Geordie Rose, CTO and Founder, D-Wave Systems, said:

“D-Wave’s quantum computing technology has been investigated in many areas such as image recognition, machine learning and finance. We are excited to see Dr Kirke, a pioneer in the field of quantum physics and the arts, utilising a D-Wave 2X in his next performance. Quantum computing is positioned to have a tremendous social impact, and Dr Kirke’s work serves not only as a piece of innovative computer arts research, but also as a way of educating the public about these new types of exotic computing machines.”

Professor Daniel Lidar, Director of the USC Center for Quantum Information Science and Technology, said:

“This is an exciting time to be in the field of quantum computing. This is a field that was purely theoretical until the 1990s and now is making huge leaps forward every year. We have been researching the D-Wave machines for four years now, and have recently upgraded to the D-Wave 2X – the world’s most advanced commercially available quantum optimisation processor. We were very happy to welcome Dr Kirke on a short training residence here at the University of Southern California recently; and are excited to be collaborating with him on this performance, which we see as a great opportunity for education and public awareness.”

Since I can’t be there, I’m hoping they will be able to successfully livestream the performance. According to Kirke who very kindly responded to my query, the festival’s remote location can make livecasting a challenge. He did note that a post-performance documentary is planned and there will be footage from the performance.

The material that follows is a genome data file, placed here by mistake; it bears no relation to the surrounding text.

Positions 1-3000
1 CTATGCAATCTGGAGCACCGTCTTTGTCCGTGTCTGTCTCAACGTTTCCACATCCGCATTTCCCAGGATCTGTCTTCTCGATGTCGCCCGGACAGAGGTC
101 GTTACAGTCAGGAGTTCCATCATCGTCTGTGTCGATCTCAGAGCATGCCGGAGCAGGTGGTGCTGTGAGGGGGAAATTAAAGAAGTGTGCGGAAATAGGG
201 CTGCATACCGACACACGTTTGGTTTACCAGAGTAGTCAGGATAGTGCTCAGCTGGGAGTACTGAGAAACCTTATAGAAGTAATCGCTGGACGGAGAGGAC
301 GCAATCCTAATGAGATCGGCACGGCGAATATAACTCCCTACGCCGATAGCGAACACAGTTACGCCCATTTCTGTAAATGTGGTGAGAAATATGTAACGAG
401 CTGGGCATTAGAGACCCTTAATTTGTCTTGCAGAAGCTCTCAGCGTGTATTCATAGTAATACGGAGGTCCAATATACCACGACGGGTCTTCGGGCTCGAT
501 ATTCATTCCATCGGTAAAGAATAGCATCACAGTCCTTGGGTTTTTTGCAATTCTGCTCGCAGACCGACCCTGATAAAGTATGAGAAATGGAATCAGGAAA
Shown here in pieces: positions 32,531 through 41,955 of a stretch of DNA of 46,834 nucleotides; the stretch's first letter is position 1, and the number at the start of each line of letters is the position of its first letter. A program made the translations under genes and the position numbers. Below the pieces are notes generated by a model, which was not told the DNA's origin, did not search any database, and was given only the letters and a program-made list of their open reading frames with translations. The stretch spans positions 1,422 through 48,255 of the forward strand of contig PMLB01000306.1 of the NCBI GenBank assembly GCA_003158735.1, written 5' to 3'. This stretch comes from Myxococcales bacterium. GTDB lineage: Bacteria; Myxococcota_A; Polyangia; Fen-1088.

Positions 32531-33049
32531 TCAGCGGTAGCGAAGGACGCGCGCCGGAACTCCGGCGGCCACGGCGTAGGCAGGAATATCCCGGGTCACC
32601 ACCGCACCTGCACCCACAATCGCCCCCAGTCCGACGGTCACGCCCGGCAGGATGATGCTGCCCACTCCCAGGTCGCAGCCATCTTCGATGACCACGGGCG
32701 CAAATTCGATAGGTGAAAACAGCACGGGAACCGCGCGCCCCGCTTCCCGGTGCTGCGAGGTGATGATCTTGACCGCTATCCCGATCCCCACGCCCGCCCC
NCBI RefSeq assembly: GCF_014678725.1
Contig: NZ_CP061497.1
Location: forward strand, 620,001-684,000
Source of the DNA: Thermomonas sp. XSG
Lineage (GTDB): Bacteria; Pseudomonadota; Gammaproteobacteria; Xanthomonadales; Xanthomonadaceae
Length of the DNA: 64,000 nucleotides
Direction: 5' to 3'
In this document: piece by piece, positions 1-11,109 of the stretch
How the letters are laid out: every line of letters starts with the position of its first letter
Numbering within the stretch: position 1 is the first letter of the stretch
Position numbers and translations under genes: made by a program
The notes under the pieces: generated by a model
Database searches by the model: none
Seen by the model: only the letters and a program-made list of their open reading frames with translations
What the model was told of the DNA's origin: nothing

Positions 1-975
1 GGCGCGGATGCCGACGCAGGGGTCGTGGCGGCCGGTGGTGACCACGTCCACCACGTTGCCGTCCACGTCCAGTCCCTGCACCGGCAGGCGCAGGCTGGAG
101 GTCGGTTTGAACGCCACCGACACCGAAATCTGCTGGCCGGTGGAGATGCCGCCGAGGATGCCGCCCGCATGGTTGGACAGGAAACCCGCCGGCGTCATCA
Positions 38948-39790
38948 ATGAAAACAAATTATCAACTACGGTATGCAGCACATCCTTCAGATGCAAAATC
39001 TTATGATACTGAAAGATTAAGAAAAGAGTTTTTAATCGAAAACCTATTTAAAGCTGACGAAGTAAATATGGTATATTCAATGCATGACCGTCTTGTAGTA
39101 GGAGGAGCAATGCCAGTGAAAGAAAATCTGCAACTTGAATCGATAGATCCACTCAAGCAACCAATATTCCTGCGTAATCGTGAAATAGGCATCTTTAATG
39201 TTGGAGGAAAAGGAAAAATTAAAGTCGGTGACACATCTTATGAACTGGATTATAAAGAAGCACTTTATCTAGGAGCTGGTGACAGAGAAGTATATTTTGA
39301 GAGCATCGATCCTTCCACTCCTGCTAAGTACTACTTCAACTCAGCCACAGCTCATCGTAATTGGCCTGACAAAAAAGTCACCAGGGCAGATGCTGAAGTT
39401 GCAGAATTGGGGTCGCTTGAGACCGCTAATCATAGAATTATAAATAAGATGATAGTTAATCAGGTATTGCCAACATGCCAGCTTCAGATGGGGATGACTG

He has also provided more information about the singer and the technical/computer aspects of the performance (from a July 18, 2016 email),

Juliette Pochin: I’ve worked with her before a couple of years ago. She has an amazing voice and style, is musically adventurousness (she is a music producer herself), and brings great grace and charisma to a performance. She can be heard in the Harry Potter and Lord of the Rings soundtracks and has performed at venues such as the Royal Albert Hall, Proms in the Park, and Meatloaf!

Score: The score is in 3 parts of about 5 minutes each. There is a traditional score for parts 1 and 3 that Juliette will sing from. I wrote these manually in traditional music notation. However she can sing in free time and wait for the computer to respond. It is a very dramatic score, almost operatic. The computer’s responses are based on two algorithms: a superposition chord system, and a pitch-loudness entanglement system. The superposition chord system sends a harmony problem to the D-Wave in response to Juliette’s approximate pitch amongst other elements. The D-Wave uses an 8-qubit optimizer to return potential chords. Each potential chord has an energy associated with it. In theory the lowest energy chord is that preferred by the algorithm. However in the performance I will combine the chord solutions to create superposition chords. These are chords which represent, in a very loose way, the superposed solutions which existed in the D-Wave before collapse of the qubits. Technically they are the results of multiple collapses, but metaphorically I can’t think of a more beautiful representation of superposition: chords. These will accompany Juliette, sometimes clashing with her. Sometimes giving way to her.

The second subsystem generates non-pitched noises of different lengths, roughnesses and loudness. These are responses to Juliette, but also a result of a simple D-Wave entanglement. We know the D-Wave can entangle in 8-qubit groups. I send a binary representation of the Juliette’s loudness to 4 qubits and one of approximate pitch to another 4, then entangle the two. The chosen entanglement weights are selected for their variety of solutions amongst the qubits, rather than by a particular musical logic. So the non-pitched subsystem is more of a sonification of entanglement than a musical algorithm.

Thank you Dr. Kirke for a fascinating technical description and for a description of Juliette Pochin that makes one long to hear her in performance.